Cost-of-living allowances, or COLAs, while never a prevalent feature of private-sector pension plans, have declined sharply since the 1990s, according to new research.
While public-sector plans commonly have COLAs as a permanent feature, only 10 percent of private-sector plans, "a significant minority," have a permanent COLA feature, says Alan Glickstein, senior retirement consultant at Towers Watson in Dallas.
An annual Towers Watson survey has found that plans have consistently reported a 10-percent prevalence rate for permanent COLAs written into defined-benefit-plan documents.
As more and more of retirement saving is directed to 401(k) plans, the prevalence of COLAs will shrink even further. Even as companies begin to offer retiring workers who have accumulated 401(k) balances the option of taking installments over 10 years instead of a lump sum, "the type of annuity products available in defined-benefit plans don't exist in 401(k) plans," says Glickstein.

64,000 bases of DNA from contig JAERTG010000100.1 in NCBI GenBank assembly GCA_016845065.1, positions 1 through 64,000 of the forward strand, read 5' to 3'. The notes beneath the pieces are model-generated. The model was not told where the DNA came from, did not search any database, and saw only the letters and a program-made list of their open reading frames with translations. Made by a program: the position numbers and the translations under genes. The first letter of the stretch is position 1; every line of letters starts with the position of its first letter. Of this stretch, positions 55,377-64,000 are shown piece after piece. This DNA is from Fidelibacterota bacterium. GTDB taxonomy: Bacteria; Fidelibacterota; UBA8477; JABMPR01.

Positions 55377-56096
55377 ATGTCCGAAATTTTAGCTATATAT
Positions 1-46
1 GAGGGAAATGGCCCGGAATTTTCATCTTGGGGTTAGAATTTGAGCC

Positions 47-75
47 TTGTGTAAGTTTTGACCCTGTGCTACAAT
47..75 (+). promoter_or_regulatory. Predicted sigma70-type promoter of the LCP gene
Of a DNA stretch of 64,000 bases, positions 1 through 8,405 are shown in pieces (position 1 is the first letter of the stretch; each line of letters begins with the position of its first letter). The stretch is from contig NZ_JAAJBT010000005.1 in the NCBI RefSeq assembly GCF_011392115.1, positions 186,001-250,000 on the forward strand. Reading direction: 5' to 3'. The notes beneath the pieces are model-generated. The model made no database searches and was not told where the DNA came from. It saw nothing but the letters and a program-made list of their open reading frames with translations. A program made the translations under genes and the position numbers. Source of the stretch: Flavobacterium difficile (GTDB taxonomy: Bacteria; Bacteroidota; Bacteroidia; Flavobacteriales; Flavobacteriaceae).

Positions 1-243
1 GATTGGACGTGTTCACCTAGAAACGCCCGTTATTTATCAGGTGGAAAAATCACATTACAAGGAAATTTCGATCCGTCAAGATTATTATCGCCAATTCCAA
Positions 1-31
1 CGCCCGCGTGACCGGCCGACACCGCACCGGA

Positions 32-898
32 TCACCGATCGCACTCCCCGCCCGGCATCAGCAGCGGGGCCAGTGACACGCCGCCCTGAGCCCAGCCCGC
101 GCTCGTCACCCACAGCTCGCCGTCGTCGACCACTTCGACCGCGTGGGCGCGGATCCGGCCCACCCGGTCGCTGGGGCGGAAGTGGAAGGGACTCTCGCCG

Plan sponsors have "an increasing interest" in the range of benefits offered employees invested in the defined contribution plans when they retire, Glickstein says. "We will see more annuities in those plans, plus annuity options with a built-in escalator," to provide retirees some protection against the rising cost of living over their retirement years. Since retirees are likely to pay for COLA protection in defined contribution plans with annuity options, "it seems less likely that any annuity from an employer-provided plan would adjust to inflation at a cost to the company."
One emerging option, he says, is to buy an annuity starting at age 85 to protect the retiree's income against longevity risks. [This] would be significantly less expensive that an annuity beginning at 65.
"Retirements are going to last [a lot] longer than you think" because of improving life spans, he says. "It's in everyone's interest to see that people do not run out of money."